A plan to be human

JASON
McKAY

Sunday, November 17, 2019

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The “rape of Nanking” is a term you may have heard before. It is the term used to describe the massacre of about 200,000 captured Chinese soldiers in the city of Nanking between 1937 and 1938 during the second World War. The dates are correct.

The World War, contrary to popular belief, was being fiercely conducted before Germany invaded Poland in 1939. People tend to only remember the European part. However, it was in fact the Asian theatre of the war that would eventually force the United States of America to get involved, not the activities of Adolf Hitler in Europe.

This disgrace and stain on the Empire of Japan occurred because of hate, evil, and the norm of victors — all of which factored into the decision to engage in this conduct.

But oddly enough, it was the swift surrender of the Chinese military that actually brought on the decision to execute so many prisoners of war. There was simply nothing in place to house or care for prisoners of war in such large numbers. The proper planning of any police or military action must first include the management of the obvious.

However, to the Japanese, soldiers surrendering is not accepted in their army. So they did not expect it with the enemy. The result was a disgrace that is still remembered by the Chinese today and living proof that the Japanese never really planned to even be human in this era of their history. So let us get to our state of emergency (SOE) and examine how equipped we are to house our prisoners.

Firstly, let me categorically state that I support the SOE. This I say with pride. I also believe, with the strongest conviction, that only gang members are being detained. However, there is a need to expand our detention facilities if the SOE is to be an even greater success.

Remember, we really have not opened a facility for this purpose. When we opened Horizon Detention Centre we changed the remand centre on Metcalfe Street to a juvenile facility. The current one being used at Tamarind Farm was already a prison that was in use.

We need a facility purposed for the detention of the uncharged and unconvicted. The standard of living needs to be better than prisons that house the convicted and charged. This is the true sense of justice and logic.

If uncharged detention is as bad as charged, then you will not care if you are charged. This extends to convicted people also.

Once you are convicted, your circumstances need to really be at a different level, or at least change. I remember we had a detention centre in use in the 70s during the then SOE. Do you think we can get it back?

Frankly, I believe that at that time it was used for political repression, but this time there would only be criminals in it. The lack of space, if not looked into, will result in one of two things: the catch and release of men who need to be in custody, or some crisis that occurs due to overcrowding.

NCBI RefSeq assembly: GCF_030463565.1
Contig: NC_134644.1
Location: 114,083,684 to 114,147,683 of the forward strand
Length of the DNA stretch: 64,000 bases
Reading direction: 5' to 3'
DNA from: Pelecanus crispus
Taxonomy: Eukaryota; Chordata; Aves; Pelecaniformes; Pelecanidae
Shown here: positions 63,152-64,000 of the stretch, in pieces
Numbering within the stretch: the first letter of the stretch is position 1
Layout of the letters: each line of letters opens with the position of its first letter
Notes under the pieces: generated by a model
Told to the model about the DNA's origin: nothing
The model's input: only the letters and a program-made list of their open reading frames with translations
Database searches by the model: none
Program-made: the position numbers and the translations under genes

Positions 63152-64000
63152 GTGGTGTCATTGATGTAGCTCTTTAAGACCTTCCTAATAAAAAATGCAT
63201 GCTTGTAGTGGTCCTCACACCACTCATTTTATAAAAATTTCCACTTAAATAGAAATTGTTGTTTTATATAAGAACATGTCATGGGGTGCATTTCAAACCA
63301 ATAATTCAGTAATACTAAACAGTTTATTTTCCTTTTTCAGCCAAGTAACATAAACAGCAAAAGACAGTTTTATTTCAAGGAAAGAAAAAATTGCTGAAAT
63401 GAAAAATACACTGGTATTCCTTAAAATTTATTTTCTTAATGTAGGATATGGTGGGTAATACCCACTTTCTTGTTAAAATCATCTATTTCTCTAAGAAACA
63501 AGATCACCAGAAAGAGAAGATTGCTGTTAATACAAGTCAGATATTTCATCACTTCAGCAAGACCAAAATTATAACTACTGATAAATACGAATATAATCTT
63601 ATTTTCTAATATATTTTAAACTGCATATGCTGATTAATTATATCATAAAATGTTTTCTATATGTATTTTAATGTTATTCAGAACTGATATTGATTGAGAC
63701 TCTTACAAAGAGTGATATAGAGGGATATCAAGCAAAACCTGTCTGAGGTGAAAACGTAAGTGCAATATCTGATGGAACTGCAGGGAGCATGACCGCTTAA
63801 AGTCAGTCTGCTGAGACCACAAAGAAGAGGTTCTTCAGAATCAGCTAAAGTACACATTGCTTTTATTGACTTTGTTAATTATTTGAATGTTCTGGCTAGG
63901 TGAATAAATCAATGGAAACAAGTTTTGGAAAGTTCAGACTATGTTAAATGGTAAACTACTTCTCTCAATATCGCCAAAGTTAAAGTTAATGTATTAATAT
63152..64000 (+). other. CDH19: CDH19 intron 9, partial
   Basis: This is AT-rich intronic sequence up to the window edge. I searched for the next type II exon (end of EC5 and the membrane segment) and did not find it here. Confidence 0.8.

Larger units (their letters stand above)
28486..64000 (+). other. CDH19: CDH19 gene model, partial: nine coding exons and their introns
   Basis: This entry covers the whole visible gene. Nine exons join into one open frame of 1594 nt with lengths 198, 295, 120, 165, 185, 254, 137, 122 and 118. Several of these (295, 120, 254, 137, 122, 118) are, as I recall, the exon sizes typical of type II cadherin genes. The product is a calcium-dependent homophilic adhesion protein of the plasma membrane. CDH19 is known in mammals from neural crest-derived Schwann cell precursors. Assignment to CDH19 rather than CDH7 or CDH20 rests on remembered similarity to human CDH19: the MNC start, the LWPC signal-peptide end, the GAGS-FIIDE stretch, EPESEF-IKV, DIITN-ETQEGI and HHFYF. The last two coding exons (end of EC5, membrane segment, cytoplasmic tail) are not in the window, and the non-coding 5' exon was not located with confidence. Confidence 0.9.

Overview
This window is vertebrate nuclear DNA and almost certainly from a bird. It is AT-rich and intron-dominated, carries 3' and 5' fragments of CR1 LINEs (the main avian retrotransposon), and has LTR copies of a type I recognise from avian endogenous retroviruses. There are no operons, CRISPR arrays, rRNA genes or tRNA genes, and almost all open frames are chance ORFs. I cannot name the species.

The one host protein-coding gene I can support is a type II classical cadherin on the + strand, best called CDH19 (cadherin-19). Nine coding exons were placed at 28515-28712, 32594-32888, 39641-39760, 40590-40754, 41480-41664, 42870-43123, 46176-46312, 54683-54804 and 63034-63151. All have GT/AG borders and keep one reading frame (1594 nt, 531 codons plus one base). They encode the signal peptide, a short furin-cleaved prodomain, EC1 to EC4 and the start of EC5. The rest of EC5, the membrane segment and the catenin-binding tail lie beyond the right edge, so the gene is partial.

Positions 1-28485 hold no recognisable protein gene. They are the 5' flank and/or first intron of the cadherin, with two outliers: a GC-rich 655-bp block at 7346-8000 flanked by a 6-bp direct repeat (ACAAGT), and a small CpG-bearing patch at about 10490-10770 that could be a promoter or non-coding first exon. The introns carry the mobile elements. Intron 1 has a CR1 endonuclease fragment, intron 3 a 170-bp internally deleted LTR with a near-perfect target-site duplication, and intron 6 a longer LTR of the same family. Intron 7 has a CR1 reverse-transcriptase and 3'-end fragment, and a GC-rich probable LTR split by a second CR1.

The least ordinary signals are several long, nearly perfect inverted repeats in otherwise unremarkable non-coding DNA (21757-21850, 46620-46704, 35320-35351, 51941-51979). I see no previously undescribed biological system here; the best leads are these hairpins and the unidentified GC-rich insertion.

This could range from the outbreak of illnesses to prison revolts. We have some history of this. In 1992, three men died from suffocation in the Constant Spring lock-up when 19 prisoners were put in a cell intended for four.

Lack of oxygen resulted in the deaths, and the shame on all of us still lingers. This occurrence was the result of lack of planning for a national police operation geared to target the escalating crime rate. There is no necessity to learn from our own mistakes.

We can learn from those of others. In this case we actually have some experience with poorly planned detention arrangements. So let us move fast to make this an expanded effort that will save lives at every level. It needs expansion.

There needs to be more killers in custody. But if one man dies in custody because of an ill-planned detention arrangement, we will never be allowed to do this again. We are giving up a lot for this SOE.

Our freedoms that we enjoy today came about because of several national heroes in post-slavery Jamaica. Paul Bogle and Alexander Bustamante quickly come to mind, but there were, of course, George William Gordon and the hundreds who died in the Morant Bay Revolt.

The State of Emergency Act was in fact used to detain Bustamante during World War II for his local labour activities, so its use needs to gain us a tangible result. Its very existence disrespects the memory of the men who fought the English so we could enjoy our freedom. But I think it is worth it.

Our murder rate will drop by over 100 this year. I see it happening. And I know Busta, Bogle and Gordon would agree. These men fought oppression. The nationality or colour of the oppressor would not matter to them. And we are a nation oppressed by these gangs for far too long.

Feedback: jasonamckay@ gmail.com


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